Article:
The golden-hooded tanager (Tangara larvata) is among the most striking of the neotropical tanagers, a group of more than 200 species, most with extraordinarily colorful plumages. In common with most other tanagers, this species is not a proficient songster and its vocal repertoire comprises a few coarse rattles and a sharp ‘tsit’.
This tanager, sometimes called ‘golden-masked tanager’, is common in the Selva Verde area, where it occurs primarily in the upper forest canopy and in clearings. However, pairs and small flocks often can be seen in gardens and at fruit feeding stations, where bananas seem to be a particular favorite item. They occur regularly on the Selva Verde grounds.
The main diet is fruit and seeds, particularly Ficus and Cecropia, and sometimes insects are eaten as well. In Costa Rica, up to 98 percent of fruiting trees depend on wildlife to disperse their seeds; seed dispersal is achieved through fruit ingestion and defecation. Research shows these tanagers are among the 5 most-important avian seed dispersers in Costa Rica. Collectively, they remove up to 16 percent of the fruit from primary fruit-producing trees.
These tanagers nest mainly from March to September. Pairs construct small cup-like nests, 5-90 feet above the ground, often in banana trees or in the forks of sub-canopy trees. Two heavily-blotched white eggs are incubated by the female for about 14 days. The young fledge in about 18 days. Usually, breeders produce two broods per year.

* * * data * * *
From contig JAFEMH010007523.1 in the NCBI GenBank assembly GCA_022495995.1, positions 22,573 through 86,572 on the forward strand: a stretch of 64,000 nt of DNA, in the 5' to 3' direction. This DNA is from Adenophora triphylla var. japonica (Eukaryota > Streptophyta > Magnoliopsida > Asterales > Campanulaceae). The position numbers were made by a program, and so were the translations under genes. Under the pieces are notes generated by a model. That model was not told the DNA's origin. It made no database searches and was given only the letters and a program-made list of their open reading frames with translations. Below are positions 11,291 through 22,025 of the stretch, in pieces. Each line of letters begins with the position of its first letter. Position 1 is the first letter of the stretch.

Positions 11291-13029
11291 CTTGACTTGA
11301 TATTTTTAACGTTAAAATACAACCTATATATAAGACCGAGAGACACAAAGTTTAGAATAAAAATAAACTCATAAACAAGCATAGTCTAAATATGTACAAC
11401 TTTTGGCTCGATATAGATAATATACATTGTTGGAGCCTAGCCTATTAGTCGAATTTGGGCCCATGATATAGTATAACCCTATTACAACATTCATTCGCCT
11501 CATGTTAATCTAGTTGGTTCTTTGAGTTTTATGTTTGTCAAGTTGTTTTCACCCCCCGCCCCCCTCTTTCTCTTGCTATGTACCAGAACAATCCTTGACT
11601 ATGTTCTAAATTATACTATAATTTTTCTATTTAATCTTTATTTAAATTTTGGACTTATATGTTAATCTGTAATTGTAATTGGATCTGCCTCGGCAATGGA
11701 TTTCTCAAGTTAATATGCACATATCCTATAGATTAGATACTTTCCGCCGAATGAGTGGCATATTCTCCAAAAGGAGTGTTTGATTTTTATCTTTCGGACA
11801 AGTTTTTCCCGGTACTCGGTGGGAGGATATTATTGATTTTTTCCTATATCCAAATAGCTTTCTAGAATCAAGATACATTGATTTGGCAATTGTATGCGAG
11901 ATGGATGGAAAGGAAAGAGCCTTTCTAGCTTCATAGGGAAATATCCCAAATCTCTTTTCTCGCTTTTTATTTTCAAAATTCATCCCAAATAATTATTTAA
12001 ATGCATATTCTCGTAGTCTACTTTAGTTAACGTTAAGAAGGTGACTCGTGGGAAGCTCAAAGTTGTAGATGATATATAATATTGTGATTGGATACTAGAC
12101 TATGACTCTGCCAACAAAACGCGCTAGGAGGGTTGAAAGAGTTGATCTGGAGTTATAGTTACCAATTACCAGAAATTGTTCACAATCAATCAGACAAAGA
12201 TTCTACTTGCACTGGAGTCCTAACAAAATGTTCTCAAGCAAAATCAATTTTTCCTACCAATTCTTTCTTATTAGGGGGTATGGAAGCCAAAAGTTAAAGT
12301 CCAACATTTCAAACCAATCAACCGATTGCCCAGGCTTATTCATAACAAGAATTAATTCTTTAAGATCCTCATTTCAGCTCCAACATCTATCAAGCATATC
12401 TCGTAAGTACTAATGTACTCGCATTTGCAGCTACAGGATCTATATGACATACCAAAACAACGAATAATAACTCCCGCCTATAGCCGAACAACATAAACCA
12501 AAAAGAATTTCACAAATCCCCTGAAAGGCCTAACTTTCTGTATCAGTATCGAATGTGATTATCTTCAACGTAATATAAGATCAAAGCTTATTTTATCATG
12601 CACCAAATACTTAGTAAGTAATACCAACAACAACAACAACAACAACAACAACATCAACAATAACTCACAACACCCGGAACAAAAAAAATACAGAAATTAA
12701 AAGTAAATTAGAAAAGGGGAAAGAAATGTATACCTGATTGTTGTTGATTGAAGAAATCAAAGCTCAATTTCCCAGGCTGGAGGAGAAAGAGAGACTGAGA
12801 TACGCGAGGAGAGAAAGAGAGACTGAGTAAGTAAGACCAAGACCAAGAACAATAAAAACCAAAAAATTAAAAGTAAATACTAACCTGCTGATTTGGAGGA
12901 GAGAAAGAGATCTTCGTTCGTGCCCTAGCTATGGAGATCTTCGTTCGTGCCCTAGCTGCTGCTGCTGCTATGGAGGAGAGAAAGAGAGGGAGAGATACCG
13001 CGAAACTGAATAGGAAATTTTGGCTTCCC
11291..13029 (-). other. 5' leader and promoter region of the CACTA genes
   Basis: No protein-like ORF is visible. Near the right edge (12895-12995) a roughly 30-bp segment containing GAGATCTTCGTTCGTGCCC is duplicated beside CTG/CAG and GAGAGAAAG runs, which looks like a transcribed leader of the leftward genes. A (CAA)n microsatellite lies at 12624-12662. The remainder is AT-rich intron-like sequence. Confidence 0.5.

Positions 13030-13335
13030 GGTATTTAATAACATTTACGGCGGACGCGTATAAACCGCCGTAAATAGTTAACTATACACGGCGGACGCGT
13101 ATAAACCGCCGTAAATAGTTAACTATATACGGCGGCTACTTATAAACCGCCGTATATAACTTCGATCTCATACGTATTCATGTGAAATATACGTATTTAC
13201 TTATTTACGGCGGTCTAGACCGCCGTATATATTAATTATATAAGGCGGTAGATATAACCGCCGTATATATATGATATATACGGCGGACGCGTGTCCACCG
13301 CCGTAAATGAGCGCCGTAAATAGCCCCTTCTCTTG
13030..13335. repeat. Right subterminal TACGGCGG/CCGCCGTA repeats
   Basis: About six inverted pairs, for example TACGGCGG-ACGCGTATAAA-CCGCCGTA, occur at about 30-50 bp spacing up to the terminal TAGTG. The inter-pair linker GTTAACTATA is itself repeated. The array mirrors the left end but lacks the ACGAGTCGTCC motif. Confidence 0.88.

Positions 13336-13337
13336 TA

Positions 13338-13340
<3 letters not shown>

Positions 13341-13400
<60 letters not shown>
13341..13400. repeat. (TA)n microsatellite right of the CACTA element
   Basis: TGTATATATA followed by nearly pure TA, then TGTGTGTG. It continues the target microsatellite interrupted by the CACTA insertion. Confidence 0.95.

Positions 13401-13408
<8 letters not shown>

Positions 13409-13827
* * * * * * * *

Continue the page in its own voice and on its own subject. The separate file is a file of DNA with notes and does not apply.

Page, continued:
Golden-hooded tanagers engage in ”cooperative breeding”, a phenomenon in which offspring from previous broods assist their parents in rearing the young of subsequent broods. Research in Costa Rica confirms two or more breeding birds are assisted in brood-rearing by one or more ‘helpers-at-the-nest’. Some are ‘primary’ helpers that are offspring from previous broods of the breeding pair; others are ’secondary’ helpers that are unrelated to the breeding pair, usually non-breeding males. All helpers deliver food to nestlings.
Cooperative breeding is fairly common in neotropical birds and is a good example of ‘group parenting’ strategies. Researcher at La Selva shows that such a strategy significantly boosts nestling survival and growth rates. But, so far, preliminary genetic testing has failed to confirm whether or not proficiency in helping behavior is an inherited trait. Nonetheless, offspring from socially dominant pairs tend to be better helpers-at-the-nest, compared with offspring from subordinate pairs.
This tanager species often associates with other fruit-eating sparrow-sized birds in mixed foraging flocks. At Selva Verde, such flocks typically comprise other tanger species, as well as euphonias and honeycreepers that move across the canopy in loose harmonious groups.
- Robert Alison, PhD
Robert is an avian ecologist and ornithologist based in Victoria, British
Columbia. He is a frequent contributor to Field Notes.